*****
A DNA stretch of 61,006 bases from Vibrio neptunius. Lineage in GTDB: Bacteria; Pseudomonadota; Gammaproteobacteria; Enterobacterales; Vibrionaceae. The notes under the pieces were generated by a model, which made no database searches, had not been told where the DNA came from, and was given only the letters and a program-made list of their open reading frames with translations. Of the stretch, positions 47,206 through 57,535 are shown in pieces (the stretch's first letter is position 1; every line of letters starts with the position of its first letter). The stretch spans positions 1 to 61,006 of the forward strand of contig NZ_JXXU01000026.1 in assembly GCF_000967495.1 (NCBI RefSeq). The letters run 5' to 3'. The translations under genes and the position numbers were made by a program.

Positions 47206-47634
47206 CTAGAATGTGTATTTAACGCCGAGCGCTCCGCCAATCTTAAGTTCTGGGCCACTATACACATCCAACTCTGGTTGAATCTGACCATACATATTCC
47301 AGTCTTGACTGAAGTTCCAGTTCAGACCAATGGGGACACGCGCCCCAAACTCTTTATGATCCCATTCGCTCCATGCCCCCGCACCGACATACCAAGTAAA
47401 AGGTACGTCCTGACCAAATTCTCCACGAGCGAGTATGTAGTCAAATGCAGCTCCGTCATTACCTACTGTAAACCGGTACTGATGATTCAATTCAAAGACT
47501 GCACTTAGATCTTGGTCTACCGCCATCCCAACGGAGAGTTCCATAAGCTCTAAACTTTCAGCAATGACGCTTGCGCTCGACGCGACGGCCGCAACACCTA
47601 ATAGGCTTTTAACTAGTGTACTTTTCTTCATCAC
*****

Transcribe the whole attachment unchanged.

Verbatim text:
A DNA stretch of 61,006 bases from Vibrio neptunius. Lineage in GTDB: Bacteria; Pseudomonadota; Gammaproteobacteria; Enterobacterales; Vibrionaceae. The notes under the pieces were generated by a model, which made no database searches, had not been told where the DNA came from, and was given only the letters and a program-made list of their open reading frames with translations. Of the stretch, positions 47,206 through 57,535 are shown in pieces (the stretch's first letter is position 1; every line of letters starts with the position of its first letter). The stretch spans positions 1 to 61,006 of the forward strand of contig NZ_JXXU01000026.1 in assembly GCF_000967495.1 (NCBI RefSeq). The letters run 5' to 3'. The translations under genes and the position numbers were made by a program.

Positions 47206-47634
47206 CTAGAATGTGTATTTAACGCCGAGCGCTCCGCCAATCTTAAGTTCTGGGCCACTATACACATCCAACTCTGGTTGAATCTGACCATACATATTCC
47301 AGTCTTGACTGAAGTTCCAGTTCAGACCAATGGGGACACGCGCCCCAAACTCTTTATGATCCCATTCGCTCCATGCCCCCGCACCGACATACCAAGTAAA
47401 AGGTACGTCCTGACCAAATTCTCCACGAGCGAGTATGTAGTCAAATGCAGCTCCGTCATTACCTACTGTAAACCGGTACTGATGATTCAATTCAAAGACT
47501 GCACTTAGATCTTGGTCTACCGCCATCCCAACGGAGAGTTCCATAAGCTCTAAACTTTCAGCAATGACGCTTGCGCTCGACGCGACGGCCGCAACACCTA
47601 ATAGGCTTTTAACTAGTGTACTTTTCTTCATCAC